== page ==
- Experiment 1 showed that the formation of new memories caused interference and forgetting, but the content of these new memories was unimportant. There was no significant difference in the amount of forgetting according to whether participants were exposed to similar (Norwegian-English word pairs) or dissimilar (faces) interfering material. This fits with the notion of nonspecific retroactive interference and supports the idea that even dissimilar distracting events can produce forgetting.
- Experiment 1 also suggested that delaying interference alleviates forgetting. Individuals exposed to interference immediately after the first recall test forgot 15.57% of word pairs, but this dropped to 6.83% when interference was delayed. An 8 minute period of wakeful rest was capable of protecting new memories from subsequent interference.
- Experiment 2 found that even the passage of time can lead to significant forgetting, since there was a notable decline in recall performance in the control condition (which did not contain a distractor task). This finding was unexpected since time itself is not typically predicted to lead to forgetting.
- Subsequent pilot work indicated that mind wandering and daydreaming may actually be responsible for such time-based forgetting. In an unstimulating environment (like the control condition), participants may allow their mind to wander onto unrelated thoughts, which may act as a form of “internal” retroactive interference, making it difficult to retrieve specific memories.
Dewar, M. T., Cowan, N., & Della Salla, S. (2007). Forgetting due to retroactive interference: A fusion of Muller and Pilzecker’s (1900) early insights into everyday forgetting and recent research on anterograde amnesia. Cortex, 43, 616-634.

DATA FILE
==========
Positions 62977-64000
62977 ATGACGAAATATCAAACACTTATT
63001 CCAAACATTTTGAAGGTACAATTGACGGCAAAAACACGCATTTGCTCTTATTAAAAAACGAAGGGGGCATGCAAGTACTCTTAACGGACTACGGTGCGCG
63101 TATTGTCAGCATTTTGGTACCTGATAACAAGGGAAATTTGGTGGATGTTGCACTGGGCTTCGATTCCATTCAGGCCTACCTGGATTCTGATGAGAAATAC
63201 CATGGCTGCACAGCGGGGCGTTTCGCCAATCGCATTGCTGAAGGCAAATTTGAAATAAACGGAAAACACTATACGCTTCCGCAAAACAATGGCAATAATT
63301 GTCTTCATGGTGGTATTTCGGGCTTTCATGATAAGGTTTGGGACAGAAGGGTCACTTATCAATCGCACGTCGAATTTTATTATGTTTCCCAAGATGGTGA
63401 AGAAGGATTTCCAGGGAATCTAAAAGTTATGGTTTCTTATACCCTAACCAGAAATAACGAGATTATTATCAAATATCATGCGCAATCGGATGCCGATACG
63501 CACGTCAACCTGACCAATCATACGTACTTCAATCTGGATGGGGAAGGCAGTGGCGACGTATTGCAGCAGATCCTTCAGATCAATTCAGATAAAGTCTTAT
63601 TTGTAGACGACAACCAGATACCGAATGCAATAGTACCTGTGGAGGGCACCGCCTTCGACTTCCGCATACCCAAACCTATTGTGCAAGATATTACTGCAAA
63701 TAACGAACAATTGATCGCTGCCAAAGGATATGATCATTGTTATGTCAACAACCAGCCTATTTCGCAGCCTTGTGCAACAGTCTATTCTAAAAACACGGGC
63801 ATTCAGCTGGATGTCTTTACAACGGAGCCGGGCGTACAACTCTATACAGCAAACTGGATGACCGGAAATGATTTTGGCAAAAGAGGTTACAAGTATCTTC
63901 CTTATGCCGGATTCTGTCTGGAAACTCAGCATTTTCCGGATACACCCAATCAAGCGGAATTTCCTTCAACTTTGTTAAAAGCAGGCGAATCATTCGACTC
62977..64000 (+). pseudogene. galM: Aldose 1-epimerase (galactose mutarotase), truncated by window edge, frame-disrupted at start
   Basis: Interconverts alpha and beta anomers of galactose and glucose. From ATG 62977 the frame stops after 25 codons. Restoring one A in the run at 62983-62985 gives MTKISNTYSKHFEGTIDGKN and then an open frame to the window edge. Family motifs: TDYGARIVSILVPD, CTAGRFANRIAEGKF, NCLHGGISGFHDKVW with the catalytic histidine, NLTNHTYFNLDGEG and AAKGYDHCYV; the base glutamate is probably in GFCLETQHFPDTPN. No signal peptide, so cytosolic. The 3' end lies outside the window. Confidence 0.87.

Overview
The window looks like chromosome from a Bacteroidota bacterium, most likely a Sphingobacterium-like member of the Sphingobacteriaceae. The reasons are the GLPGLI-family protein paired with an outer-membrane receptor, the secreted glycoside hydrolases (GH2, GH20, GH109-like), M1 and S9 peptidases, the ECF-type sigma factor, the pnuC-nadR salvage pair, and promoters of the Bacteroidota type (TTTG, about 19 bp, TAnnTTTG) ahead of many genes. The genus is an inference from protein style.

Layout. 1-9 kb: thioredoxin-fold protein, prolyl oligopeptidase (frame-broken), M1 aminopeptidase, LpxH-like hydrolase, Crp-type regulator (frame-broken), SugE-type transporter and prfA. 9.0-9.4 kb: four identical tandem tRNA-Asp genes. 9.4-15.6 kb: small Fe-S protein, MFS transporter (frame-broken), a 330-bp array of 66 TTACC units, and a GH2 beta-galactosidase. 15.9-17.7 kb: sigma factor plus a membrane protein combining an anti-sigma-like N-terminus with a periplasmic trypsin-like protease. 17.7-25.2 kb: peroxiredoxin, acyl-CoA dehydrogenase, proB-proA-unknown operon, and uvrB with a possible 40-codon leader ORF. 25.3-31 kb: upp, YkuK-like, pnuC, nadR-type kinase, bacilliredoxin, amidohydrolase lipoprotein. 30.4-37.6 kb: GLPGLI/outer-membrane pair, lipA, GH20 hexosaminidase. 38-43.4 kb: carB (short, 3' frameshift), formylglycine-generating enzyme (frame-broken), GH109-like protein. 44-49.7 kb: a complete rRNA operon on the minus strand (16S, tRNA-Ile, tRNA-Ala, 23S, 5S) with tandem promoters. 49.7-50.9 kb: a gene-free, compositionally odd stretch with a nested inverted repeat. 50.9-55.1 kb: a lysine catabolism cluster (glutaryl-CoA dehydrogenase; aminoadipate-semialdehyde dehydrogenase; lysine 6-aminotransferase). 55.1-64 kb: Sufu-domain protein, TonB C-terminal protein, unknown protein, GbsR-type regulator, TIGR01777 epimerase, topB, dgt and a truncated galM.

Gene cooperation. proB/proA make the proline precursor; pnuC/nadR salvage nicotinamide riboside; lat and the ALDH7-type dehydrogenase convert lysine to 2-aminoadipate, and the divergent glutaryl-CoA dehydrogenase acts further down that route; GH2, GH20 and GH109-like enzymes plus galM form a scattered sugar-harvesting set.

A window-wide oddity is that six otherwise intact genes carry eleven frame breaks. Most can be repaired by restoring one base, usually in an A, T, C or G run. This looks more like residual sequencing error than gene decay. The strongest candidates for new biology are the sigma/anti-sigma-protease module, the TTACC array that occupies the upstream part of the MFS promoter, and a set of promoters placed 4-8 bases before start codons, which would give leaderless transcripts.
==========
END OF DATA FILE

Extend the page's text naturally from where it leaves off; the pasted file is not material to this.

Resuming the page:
Ebbinghaus, H. (1885). Uber das Gedächtnis. Leipzig: Dunker & Humbolt.
Nairne, J. S., & Pandeirada, J. N. S. (2008). Forgetting. In H. L. Roediger, III. (Ed.), Cognitive psychology of memory. Vol. 2. Learning and memory: A comprehensive reference (pp. 179-194). Oxford: Elsevier.
Pezdek, K. (2012). Fallible eyewitness memory and identification. In B. L. Cutler (Ed), Conviction of the innocent: Lessons from psychological research (pp. 105-124). Washington, DC, US: American Psychological Association.
Wixted, J. T. (2004). The psychology and neuropsychology of forgetting. Annual Review of Psychology, 55, 235-269.
Post ERAS Success
Following on from the ERAS Project Tom has a new publication:
Mercer, T. (2014). Wakeful rest alleviates interference-based forgetting. Memory. Advance online publication. doi:10.1080/09658211.2013.872279